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Edition #160, October 15, 2011
Writer: Kevin N. Tomasic Photographer: Kevin Scanlon
Photo by Kevin Scanlon
Deep in the heart of the Conemaugh Valley, just down from Cambria City, birthplace of American steel, lies Gautier Steel. Nestled in several big red brick buildings, Gautier Steel is one of two remnants of what was once the vast Bethlehem Steel Johnstown plant, which in its heyday, employed most of the residents of this city best known for its disastrous floods. Bethlehem blew out of town over a decade ago leaving the three bar mills at Gautier and the rod mills at Johnstown Wire Technologies as its only legacy-everything else went to scrap or adaptive reuse.
The most fascinating thing about Gautier is their use of not one, but two hand mills. These are the last of their type in the USA (except for an 8-Inch hand mill at McDonald Steel in Ohio which is only run about two months a year) and possibly the world. Most steel rolling mills nowadays are straight through-continuous if you will. This is completely different from how things are done on a hand mill. The 9-Inch and 12-Inch mills at Gautier have their stands side by side, sharing one big mill motor. This arrangement forces the steel bars to seesaw back and forth between the stands as they make their reductions, shaping the raw steel into a finished shape. This requires strong arms and backs to feed the steel into each stand-hot, dirty, hard and dangerous work.
At the 9-Inch mill the process starts at the descrambler table, where the 2 inch square billets are readied for the furnace. The billets are shaken out of the bundle and put three aside on the charge table. This table rolls them into place in front of the pusher furnace, so named because the billets are pushed through the furnace by a great hydraulic ram. The 1920’s vintage furnace heats the cold billets to over 2300 Fahrenheit. She’s quite a beast-cracks in the brickwork and a couple of glory holes reveal a white hot interior with green flames dancing over the steel. When the furnace is really putting out hot steel, you better stand back else you get caught by a ten foot green “stinger” erupting from the discharge door. At that discharge door stands the “heater”, it’s his job to make sure the steel is discharged out of the furnace by the peel bar and that it’s at the right temperature (he also gives the billet a little bump to make sure it hits the three stand breakdown mill the right way) and he’s also the quarterback of the whole show. He has a whistle that he toots to let the rollers know that another piece of steel is on the way.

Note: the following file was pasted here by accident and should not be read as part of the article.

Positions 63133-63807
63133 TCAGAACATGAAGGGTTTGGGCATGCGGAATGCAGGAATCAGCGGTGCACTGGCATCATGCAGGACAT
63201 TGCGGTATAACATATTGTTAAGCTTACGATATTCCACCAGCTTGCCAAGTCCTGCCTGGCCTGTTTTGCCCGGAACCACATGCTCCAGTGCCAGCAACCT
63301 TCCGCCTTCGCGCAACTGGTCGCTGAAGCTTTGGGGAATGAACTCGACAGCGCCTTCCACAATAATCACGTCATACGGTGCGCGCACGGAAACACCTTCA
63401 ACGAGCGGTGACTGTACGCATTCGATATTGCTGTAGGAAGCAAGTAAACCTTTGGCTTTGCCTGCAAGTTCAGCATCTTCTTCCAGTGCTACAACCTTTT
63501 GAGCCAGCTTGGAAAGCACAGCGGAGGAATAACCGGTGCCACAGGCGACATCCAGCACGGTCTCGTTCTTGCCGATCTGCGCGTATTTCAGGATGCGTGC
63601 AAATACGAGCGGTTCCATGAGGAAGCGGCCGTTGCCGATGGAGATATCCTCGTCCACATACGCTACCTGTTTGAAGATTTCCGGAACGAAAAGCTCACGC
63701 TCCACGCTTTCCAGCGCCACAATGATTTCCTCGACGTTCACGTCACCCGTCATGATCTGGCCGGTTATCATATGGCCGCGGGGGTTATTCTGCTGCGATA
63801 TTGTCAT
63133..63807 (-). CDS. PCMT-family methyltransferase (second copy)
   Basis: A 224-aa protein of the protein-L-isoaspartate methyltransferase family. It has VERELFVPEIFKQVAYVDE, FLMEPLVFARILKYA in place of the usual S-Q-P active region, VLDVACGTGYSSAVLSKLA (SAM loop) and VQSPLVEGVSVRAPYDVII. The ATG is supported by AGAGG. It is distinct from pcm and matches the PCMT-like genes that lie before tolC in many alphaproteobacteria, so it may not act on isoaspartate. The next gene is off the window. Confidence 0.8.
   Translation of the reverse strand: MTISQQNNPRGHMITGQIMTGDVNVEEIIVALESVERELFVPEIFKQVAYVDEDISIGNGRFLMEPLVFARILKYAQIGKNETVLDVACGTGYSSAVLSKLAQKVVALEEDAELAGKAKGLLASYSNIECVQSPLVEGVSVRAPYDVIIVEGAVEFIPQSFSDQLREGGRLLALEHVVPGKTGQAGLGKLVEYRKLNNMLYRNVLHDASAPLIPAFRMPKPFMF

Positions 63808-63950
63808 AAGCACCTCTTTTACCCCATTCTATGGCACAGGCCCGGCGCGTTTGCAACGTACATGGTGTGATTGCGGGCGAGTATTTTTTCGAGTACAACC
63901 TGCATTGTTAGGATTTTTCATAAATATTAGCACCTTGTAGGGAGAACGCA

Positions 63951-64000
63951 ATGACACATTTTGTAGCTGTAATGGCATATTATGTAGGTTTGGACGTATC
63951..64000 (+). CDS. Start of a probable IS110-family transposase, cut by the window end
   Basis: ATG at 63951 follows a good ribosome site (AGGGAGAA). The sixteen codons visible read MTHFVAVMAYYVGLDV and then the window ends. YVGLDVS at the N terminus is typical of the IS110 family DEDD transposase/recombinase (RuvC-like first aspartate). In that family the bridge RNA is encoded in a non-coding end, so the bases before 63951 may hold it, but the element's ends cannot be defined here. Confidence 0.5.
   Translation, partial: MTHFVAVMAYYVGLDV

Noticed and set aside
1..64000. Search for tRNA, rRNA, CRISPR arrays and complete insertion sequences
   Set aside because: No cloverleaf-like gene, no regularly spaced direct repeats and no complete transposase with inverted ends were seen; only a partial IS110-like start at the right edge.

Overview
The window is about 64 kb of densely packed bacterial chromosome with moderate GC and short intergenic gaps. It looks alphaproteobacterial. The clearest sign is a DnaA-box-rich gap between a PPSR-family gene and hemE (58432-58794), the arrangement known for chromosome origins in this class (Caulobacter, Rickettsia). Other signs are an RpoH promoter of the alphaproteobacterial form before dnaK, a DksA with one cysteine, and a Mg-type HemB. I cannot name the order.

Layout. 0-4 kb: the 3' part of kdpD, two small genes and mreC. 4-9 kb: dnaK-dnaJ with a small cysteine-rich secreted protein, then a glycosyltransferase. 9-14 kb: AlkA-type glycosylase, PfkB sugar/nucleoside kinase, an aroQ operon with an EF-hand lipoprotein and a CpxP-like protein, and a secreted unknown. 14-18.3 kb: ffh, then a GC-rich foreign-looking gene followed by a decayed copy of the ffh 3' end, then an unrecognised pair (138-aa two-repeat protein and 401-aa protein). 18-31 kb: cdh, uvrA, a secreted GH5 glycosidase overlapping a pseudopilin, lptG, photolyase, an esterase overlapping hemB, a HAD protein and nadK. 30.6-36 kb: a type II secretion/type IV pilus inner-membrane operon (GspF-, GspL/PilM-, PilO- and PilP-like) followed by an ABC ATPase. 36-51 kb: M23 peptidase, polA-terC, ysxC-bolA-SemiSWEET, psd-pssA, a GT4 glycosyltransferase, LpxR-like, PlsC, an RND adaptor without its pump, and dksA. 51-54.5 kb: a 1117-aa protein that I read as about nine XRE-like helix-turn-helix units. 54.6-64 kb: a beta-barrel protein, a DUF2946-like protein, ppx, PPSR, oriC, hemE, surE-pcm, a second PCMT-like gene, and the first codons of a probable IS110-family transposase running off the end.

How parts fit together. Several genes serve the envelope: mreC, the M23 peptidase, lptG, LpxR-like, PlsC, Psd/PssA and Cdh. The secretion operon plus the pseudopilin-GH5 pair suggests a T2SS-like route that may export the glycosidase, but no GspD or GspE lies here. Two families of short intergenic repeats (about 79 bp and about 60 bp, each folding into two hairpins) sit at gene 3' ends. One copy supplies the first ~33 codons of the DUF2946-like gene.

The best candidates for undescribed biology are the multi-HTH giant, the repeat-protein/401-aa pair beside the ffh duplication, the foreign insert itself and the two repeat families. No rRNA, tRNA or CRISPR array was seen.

The steel travels a hundred feet or so from the breakdown to the first hand mill stand, and then the fun really begins. You are now in the land of heat and sweat and smoke-hot steel goes by at shin height and you better watch your step! The noise is deafening and most everybody communicates by glance or hand signal. The rolling itself is done in kind of a little dance-two steps back, grab the bar with tongs and two steps forward to jam the steel into the waiting rolls. With a solid “thunk” those rolls grab on and you better release the tongs or it’s a real bad day for you! As each stand does its thing the steel is shaped into some special configuration. Do it six times and you are done, then it’s off to the cooling bed and finally a shear to trim the product to its final length. The photograph above shows the 9-Inch mill on a day when they were rolling stock for railroad track joint bars.
These old mills-the 12-Inch is from 1894 (!) and the 9-Inch is from the early 1920’s-stay alive cause they make small lots of esoteric shapes that the big boys want no parts of. There’s just no profit for them in joint bars and bridge decking. Some day these old mills will no doubt die, but celebrate them now. They are a glimpse back into our great industrial past.
Kevin N. Tomasic
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Revised: 10/16/11 18:10:25 -0400